Trailblazer Productions is an independent production company that I founded in 2011 with a focus on creating original and engaging media content for film, stage, and the web. Previous projects include Screamers, Motel Stories, Into the Dark, and The Last Goodbye. Over the last few years I have been drawn more and more to experimental, avant garde, and immersive work. I love immersive experiences and am thrilled to see the variety of productions that have been popping up over the past few years. There is something very immediate and tactile about them and it felt like the perfect and frankly, necessary, way to tell this story. People crave experiences that are tangible and sensorial and in an age where technology has created a side-effect of disconnection, experiencing something that brings back focus to all of our senses can have a very powerful effect.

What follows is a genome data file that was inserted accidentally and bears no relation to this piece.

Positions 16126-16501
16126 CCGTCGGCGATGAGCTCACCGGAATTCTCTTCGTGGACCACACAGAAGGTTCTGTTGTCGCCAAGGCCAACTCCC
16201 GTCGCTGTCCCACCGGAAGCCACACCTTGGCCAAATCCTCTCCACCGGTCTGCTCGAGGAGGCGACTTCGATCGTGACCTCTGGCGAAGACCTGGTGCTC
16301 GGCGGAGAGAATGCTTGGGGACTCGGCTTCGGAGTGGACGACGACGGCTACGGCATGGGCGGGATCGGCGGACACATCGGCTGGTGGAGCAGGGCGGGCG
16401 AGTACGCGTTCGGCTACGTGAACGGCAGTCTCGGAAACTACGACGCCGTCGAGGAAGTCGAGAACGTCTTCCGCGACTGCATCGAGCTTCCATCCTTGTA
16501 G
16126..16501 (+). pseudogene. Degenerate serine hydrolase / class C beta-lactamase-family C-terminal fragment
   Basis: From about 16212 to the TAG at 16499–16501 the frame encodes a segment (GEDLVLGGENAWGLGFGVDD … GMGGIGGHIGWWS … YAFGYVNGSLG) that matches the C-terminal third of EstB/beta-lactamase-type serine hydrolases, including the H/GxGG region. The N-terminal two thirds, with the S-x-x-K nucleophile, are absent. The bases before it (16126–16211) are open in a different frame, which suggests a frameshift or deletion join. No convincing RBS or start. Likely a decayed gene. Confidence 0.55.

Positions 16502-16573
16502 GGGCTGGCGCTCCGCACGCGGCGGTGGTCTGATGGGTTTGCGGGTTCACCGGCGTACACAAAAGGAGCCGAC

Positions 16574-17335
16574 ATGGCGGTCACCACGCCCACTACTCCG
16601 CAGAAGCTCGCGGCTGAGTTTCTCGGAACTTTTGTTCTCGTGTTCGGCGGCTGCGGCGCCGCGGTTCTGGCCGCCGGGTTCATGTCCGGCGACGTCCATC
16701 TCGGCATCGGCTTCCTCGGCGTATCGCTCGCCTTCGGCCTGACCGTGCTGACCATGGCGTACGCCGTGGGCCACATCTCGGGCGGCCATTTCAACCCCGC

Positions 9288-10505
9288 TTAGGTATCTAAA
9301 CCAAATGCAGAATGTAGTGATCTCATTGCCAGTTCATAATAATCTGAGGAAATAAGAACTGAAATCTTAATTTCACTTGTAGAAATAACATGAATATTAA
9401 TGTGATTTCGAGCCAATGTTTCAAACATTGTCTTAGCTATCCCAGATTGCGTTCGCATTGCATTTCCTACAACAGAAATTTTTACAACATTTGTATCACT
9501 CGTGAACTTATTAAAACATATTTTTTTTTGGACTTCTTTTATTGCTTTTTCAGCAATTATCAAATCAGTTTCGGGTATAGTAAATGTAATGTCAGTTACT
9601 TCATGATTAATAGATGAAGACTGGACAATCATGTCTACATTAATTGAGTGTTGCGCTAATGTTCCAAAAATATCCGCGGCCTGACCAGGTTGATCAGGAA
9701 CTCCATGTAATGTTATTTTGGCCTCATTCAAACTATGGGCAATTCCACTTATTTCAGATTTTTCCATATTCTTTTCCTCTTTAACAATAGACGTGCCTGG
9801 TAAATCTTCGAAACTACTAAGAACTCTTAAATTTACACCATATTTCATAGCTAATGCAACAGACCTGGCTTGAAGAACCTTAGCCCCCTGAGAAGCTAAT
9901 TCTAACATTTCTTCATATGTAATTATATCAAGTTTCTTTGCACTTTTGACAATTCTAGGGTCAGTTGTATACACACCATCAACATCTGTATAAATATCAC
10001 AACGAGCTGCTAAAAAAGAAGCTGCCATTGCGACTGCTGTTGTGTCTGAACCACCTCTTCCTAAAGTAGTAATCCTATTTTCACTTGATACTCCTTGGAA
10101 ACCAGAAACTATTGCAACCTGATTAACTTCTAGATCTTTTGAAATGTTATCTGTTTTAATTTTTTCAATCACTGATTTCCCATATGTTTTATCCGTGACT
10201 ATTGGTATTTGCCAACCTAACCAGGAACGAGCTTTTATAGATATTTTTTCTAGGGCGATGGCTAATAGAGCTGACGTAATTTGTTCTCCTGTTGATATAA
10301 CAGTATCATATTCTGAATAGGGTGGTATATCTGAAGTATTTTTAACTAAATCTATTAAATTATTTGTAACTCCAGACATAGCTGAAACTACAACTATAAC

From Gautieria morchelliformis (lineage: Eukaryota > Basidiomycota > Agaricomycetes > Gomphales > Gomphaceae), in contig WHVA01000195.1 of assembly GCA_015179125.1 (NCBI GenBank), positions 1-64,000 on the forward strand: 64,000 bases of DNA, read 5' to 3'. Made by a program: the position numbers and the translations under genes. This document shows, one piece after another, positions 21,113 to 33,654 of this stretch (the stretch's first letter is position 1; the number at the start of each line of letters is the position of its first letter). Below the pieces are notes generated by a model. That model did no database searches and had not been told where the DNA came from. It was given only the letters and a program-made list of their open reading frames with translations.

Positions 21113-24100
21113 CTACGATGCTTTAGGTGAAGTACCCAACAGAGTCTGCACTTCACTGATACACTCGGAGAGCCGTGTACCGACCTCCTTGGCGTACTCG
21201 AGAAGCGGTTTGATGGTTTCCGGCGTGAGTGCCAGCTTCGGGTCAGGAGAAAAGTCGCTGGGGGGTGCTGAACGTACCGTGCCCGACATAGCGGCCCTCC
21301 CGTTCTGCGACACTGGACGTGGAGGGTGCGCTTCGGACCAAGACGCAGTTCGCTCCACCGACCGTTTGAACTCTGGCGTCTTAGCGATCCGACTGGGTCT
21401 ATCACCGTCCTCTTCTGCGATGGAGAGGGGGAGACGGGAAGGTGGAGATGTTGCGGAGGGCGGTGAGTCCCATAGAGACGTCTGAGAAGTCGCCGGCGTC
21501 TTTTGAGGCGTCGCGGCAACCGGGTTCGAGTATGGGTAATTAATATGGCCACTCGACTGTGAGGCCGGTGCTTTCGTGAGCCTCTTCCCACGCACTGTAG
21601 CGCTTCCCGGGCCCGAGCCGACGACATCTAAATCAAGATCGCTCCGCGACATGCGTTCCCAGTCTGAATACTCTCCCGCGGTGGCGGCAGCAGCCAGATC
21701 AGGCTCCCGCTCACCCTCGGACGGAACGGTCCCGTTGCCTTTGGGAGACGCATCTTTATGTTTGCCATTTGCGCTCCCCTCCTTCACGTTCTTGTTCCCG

What themes or tonality should guests experience within the walls of your experiences?
TOUCH and INCARNATION are stylistically very different experiences, despite some overlap and being set in the same world. INCARNATION is a very intimate, abstract, and potent experience that focuses on allowing the guest to experience the world with an awareness of all five senses. TOUCH is a full-length production for small audiences where you are essentially invited to a party – a secret meeting of The Electric where they have the chance to celebrate and embrace freedom. It plays with conventions of both traditional theater and immersive performance, and combines and creates many elements to create a wholly unique experience.
With themes of connection and contact, what inspired your team to create this experience? Are there any specific films, novels, comics, or other immersives that influenced you?